Online Program

Impact of Motivational Intervention to Promote a Healthy Lifestyle among College Students Participating in a Program to Prevent Binge Drinking

Sunday, November 1, 2015

Donna M. Kazemi, PhD, College of Health and Human Services,School of Nursing, University of North Carolina at Charlotte, Charlotte, NC
Maureen Levine, PhD, Psychology, Walden University, Minneapolis, MN
Heavy alcohol use is a major global public health problem facing colleges and universities. College students engage in many unhealthy habits and risk behaviors including poor nutrition, inadequate exercise, unprotected sexual behaviors, and binge drinking. Objective: This longitudinal study compared the health promotion behaviors, personality traits, and alcohol use in two groups of students, mandated and a voluntary group. Both groups participated in the alcohol Motivational Intervention (MI) program for high risk alcohol drinking. Methods: Freshmen (710 voluntary, 190 mandated, N = 900) between the ages of 18 and 21, received the MI at baseline and again at 2 weeks, with boosters at 3, 6 and 12 months. Participants completed three measures the Daily Drinking Questionnaire (DDQ); Substance Use Risk Profile Scale (SURPS), and Health Promoting Lifestyle Profile II (HPLPII). Mandated and Voluntary participants were compared using two sample t-test for continuous variables (global health, personality traits, drinking measures), and chi-square test for categorical variables (gender, ethnicity). Results: MI program had a positive influence on both mandated and voluntary students.  Associations were demonstrated between alcohol consumption, personality traits, gender, and lifestyles health behaviors. In both groups alcohol consumption dropped significantly by 12 months. Global health, physical activity, stress management, and interpersonal relations improved in both groups between baseline and 12 months. Impulsivity and hopelessness traits were associated with poor health behaviors. Conclusions: Intervention programs need to consider a comprehensive design that addresses developmental dynamics of freshmen students, such as gender, psychosocial, personality, and lifestyle health behaviors.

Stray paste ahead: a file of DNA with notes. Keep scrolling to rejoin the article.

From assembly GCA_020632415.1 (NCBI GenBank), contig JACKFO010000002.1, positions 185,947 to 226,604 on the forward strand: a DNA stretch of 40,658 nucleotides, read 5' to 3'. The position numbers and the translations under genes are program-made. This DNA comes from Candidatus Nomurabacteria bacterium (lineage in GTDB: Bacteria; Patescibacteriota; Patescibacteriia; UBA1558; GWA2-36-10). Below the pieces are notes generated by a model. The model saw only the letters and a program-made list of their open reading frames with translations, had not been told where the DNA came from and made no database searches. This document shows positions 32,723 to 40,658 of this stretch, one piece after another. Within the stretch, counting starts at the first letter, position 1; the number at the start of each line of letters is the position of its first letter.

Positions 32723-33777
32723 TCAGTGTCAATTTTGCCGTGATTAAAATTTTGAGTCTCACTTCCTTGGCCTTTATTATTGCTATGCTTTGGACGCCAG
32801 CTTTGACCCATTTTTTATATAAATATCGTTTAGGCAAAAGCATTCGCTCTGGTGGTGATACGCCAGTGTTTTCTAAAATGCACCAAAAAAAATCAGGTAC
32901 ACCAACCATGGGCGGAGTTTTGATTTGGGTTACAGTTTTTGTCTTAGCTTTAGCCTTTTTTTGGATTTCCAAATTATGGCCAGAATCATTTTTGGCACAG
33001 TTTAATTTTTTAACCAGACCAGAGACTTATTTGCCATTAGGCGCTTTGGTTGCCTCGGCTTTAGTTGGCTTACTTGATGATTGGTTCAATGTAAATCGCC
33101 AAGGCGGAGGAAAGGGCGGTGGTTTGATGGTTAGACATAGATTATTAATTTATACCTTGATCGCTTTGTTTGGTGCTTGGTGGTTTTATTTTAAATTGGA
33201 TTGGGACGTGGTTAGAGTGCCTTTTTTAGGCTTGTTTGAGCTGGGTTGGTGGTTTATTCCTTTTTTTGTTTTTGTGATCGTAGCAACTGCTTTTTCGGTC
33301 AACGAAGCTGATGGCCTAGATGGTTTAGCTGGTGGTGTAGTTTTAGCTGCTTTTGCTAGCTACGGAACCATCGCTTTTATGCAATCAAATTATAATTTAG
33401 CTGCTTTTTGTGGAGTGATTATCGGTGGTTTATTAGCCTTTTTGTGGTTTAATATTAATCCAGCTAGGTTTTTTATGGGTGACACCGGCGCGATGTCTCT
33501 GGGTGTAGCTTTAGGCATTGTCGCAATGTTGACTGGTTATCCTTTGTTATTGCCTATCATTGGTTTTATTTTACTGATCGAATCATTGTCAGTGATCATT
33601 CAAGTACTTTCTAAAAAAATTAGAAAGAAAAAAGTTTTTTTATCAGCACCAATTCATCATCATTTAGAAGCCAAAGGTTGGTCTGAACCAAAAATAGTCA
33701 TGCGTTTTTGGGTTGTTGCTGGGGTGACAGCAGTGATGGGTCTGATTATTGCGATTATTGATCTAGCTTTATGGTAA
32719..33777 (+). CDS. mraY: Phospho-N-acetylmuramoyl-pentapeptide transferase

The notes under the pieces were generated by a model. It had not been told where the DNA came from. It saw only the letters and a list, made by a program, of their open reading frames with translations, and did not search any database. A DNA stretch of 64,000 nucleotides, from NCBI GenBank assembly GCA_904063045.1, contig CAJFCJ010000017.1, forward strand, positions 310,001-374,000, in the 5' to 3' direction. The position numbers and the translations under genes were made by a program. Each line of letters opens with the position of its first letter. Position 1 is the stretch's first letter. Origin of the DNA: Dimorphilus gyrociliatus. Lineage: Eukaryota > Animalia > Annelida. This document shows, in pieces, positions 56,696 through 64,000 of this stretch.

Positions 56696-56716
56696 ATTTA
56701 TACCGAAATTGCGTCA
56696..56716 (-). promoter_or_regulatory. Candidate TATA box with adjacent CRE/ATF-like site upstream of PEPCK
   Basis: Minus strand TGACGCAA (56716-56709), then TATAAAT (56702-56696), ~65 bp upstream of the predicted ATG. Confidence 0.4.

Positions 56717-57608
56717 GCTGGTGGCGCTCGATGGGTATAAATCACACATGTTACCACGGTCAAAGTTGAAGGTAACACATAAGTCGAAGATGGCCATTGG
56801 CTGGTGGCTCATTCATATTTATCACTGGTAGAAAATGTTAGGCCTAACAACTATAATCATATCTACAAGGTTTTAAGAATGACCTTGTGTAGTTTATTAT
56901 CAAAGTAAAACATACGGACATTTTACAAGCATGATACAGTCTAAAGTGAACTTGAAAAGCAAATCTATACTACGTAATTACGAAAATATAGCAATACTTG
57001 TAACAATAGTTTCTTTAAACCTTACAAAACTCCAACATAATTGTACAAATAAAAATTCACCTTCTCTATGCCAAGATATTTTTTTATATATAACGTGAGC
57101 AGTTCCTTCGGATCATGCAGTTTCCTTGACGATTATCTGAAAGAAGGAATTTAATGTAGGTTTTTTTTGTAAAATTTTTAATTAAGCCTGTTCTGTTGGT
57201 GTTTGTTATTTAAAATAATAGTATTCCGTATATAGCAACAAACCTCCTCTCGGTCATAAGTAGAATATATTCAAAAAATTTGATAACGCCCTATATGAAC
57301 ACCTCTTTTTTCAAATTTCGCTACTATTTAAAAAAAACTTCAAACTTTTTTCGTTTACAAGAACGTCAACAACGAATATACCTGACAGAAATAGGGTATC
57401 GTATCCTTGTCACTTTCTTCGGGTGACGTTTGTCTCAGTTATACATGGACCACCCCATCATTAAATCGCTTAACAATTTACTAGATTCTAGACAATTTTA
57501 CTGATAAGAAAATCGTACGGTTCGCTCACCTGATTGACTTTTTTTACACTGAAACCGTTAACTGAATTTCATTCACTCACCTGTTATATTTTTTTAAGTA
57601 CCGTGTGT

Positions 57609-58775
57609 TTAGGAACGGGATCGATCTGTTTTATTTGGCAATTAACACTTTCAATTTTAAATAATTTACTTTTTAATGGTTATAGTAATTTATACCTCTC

Learning Areas:

Implementation of health education strategies, interventions and programs
Planning of health education strategies, interventions, and programs
Program planning
Social and behavioral sciences

Learning Objectives:
Discuss the impact of Motivational Intervention promoting healthy lifestyle among college students.

Keyword(s): Alcohol Use, Health Promotion and Education

Presenting author's disclosure statement:

Qualified on the content I am responsible for because: Dr, Kazemi, PhD, MSN, RN, is a faculty member in the School of Nursing at the University of North Carolina- Charlotte. Her program of research has focused on addictive behaviors has focused upon applied and clinically relevant research among populations at high risk for developing substance abuse such as young adults, college students, military personnel, and traditionally underserved ethnic minority populations. An expert in the assessment and treatment of alcohol problems among vulnerable populations.
Any relevant financial relationships? No

I agree to comply with the American Public Health Association Conflict of Interest and Commercial Support Guidelines, and to disclose to the participants any off-label or experimental uses of a commercial product or service discussed in my presentation.